A convoy of about 40 pick-up trucks arrived at nightfall on Sunday evening, bringing troops from other parts of the country to both reassure a nervous public and prepare for potential battle.
Niger has been thrown in to political chaos since late last month, when President Mohamed Bazoum was ousted in a coup d’etat by the presidential guard. The Economic Community of West African States (ECOWAS) responded days later by enacting sanctions and issuing an ultimatum to the ruling military junta: stand down within a week or face a potential military intervention.
That deadline came and went Sunday without any change in the political situation. Bazoum remains deposed and his whereabouts are still unknown to the public. The National Council for the Safeguard of the Homeland, the junta’s formal name, is still effectively in charge of Niger. A junta leader said Sunday that Niger’s armed forces would be closing the country’s airspace due to the threat of military intervention.
What comes next is unclear. ECOWAS leaders say their preference is find a diplomatic solution to the crisis but have maintained they willing to resort to the use of force as a last resort to return Niger’s democratically elected government to power.
The uncertainty has rattled residents in Niamey, the capital. Some people flocked to supermarkets purchase staples like rice and cooking oil in bulk, while others attempted to flee. Employees of local bus companies said most lines out of the capital were fully booked.
Pro-junta demonstrators, meanwhile, gathered Sunday at a 30,000-seat stadium in Niamey to voice their support for the military government and their opposition to ECOWAS sanctions.
Despite its wealth of resources, Niger remains one of the poorest countries in the world. Many Nigeriens, especially in the younger generation, still see France as an imperial power responsible for the prevailing poverty levels in their country. Those who back who back the new military government see its rule as an opportunity to distance itself diplomatically from French influence.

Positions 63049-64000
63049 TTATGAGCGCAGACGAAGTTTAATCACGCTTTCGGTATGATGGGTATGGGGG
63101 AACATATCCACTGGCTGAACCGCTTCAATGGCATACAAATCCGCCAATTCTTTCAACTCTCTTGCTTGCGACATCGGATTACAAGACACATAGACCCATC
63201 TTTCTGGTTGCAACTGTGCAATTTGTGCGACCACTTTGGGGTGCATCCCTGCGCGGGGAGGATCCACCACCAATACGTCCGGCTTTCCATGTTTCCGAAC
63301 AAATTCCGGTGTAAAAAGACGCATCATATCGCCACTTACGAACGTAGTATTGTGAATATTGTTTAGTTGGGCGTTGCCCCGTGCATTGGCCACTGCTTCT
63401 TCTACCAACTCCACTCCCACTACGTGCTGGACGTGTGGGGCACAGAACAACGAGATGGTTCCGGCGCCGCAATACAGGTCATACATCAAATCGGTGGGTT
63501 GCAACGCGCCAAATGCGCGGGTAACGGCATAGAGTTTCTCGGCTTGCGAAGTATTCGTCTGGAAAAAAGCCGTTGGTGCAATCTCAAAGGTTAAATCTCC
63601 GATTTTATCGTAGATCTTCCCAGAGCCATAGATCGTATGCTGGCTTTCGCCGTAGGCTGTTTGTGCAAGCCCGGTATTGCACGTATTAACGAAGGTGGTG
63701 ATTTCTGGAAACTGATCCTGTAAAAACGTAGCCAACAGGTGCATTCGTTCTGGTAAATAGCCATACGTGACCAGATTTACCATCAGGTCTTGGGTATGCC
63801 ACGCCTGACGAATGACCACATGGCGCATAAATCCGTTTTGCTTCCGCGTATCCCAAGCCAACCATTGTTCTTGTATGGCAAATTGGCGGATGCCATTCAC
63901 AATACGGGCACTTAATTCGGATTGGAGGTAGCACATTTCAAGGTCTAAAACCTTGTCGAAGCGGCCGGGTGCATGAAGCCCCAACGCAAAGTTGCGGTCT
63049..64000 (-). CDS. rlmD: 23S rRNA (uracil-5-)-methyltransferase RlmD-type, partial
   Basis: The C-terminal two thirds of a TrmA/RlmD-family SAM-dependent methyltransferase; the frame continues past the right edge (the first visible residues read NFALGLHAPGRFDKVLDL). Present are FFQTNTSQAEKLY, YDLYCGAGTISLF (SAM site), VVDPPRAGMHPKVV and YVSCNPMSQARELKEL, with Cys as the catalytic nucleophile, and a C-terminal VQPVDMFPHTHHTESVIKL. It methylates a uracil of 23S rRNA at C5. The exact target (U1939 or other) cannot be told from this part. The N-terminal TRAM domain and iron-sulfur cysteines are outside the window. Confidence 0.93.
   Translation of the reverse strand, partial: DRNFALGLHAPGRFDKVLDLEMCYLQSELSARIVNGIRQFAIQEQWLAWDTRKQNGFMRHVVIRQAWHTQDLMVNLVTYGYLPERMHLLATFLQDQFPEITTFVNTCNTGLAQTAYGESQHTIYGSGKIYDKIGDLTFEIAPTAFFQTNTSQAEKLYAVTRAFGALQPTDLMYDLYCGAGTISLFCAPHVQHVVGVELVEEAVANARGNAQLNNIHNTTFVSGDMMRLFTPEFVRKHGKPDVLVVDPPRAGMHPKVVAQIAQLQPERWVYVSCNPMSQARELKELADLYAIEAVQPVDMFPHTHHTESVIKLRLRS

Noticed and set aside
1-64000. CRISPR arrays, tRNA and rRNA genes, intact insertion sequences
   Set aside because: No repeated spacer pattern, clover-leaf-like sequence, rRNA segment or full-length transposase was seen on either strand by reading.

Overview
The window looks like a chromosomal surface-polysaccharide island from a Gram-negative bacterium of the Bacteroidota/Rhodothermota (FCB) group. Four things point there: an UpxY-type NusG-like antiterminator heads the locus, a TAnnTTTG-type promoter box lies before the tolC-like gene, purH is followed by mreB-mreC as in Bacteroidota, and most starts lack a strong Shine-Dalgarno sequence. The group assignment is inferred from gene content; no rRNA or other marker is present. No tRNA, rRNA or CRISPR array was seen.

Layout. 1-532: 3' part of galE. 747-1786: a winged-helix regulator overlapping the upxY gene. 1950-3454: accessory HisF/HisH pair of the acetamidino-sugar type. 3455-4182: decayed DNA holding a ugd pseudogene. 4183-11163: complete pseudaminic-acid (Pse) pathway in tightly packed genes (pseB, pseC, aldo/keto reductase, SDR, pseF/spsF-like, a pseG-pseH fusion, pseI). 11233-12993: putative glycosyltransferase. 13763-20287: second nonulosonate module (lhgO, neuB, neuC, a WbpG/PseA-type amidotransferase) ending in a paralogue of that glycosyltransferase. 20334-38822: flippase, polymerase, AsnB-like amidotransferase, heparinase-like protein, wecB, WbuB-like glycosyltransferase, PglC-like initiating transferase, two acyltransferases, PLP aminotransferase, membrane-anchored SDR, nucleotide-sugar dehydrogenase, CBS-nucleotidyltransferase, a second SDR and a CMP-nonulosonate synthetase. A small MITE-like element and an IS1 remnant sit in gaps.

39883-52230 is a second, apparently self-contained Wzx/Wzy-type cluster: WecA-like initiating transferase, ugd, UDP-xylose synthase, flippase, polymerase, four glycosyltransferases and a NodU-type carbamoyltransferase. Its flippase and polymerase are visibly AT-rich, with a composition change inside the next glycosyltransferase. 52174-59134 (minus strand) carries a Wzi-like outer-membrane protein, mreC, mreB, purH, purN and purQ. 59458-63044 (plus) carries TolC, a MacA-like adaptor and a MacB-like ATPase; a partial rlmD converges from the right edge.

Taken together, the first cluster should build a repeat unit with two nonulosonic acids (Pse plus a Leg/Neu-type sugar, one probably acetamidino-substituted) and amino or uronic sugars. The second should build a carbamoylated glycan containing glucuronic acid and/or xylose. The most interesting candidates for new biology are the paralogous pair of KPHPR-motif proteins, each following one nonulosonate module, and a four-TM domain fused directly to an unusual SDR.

The future of Niger’s elected government is of particular importance to the country’s democratic neighbors and Western partners. The United States and France stationed hundreds of troops, many of whom assist with counterterrorism missions, on the basis that Niger was a relatively stable democracy in a region fraught with political upheaval, terrorism and Islamist insurgencies.
Russia has attempted in recent years to capitalize on the geopolitical situation in West Africa to gain clout and influence, especially through the mercenary group Wagner. Wagner has a presence in several countries, including in neighboring Mali, where a military government took charge after a coup in 2021. Wagner forces have been contracted to help local defense forces against rebellions and insurgencies, and suppress opposition.
The French Foreign Ministry said that Wagner had been in touch with the coup leaders in Niger, but it was unclear if the two sides were moving toward a partnership.
“We can see that Wagner is in an opportunistic and predatory logic, so they may be tempted to take advantage of the whole situation,” a spokesperson for the ministry told journalists.
Shortly after the putsch, Wagner leader Yevgeny Prigozhin celebrated the coup and appeared to pitch the private military company to Niger’s new leaders.
Niger’s democratic neighbors worry the coup could have a domino effect given the fragility of West African democracies like those in Mali and Burkina Faso, where a coup took place in 2022.
Both countries are now backing the Nigerien junta. They said in a joint statement last week that they would consider any military intervention in Niger “an act of war” against all three countries.
Both countries are sending delegations to Niger’s capital Niamey, “in solidarity with the people of Niger,” according to the Malian Armed Forces.
Burkina Faso has not yet publicly commented on sending delegations to Niger and Burkina Faso’s Ministry of Foreign Affairs has not yet responded to CNN’s request to confirm their attendance.
CNN’s Pierre Bairin and Mihir Melwani contributed to this report.